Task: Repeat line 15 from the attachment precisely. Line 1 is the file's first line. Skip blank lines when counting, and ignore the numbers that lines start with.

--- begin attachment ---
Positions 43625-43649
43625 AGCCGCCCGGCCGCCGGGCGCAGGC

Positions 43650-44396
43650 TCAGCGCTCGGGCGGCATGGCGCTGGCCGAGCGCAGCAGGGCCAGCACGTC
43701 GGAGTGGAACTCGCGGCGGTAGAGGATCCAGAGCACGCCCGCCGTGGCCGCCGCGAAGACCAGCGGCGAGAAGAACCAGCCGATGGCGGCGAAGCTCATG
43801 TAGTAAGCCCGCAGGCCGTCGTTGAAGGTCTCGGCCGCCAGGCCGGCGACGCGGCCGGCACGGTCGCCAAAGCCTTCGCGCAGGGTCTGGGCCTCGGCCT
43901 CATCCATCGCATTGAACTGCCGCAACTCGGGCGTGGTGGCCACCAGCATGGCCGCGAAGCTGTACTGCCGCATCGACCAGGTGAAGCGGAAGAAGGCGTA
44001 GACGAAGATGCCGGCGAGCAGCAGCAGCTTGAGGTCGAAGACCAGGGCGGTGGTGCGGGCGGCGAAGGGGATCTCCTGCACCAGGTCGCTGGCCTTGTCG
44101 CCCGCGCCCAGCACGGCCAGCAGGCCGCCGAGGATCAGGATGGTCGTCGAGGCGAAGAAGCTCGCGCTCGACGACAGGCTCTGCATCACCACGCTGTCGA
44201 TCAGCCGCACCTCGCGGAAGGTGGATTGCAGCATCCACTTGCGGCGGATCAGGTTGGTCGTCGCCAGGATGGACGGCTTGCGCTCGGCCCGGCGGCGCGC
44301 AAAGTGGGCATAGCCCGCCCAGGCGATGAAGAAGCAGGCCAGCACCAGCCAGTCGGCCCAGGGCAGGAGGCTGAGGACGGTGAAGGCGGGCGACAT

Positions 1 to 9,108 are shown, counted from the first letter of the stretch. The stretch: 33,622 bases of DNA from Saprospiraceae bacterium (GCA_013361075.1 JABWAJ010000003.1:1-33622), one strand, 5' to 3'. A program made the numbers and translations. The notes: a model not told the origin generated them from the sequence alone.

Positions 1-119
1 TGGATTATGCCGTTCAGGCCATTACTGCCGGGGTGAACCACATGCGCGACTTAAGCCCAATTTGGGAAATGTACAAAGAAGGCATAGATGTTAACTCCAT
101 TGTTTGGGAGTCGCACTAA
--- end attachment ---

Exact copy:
101 TGTTTGGGAGTCGCACTAA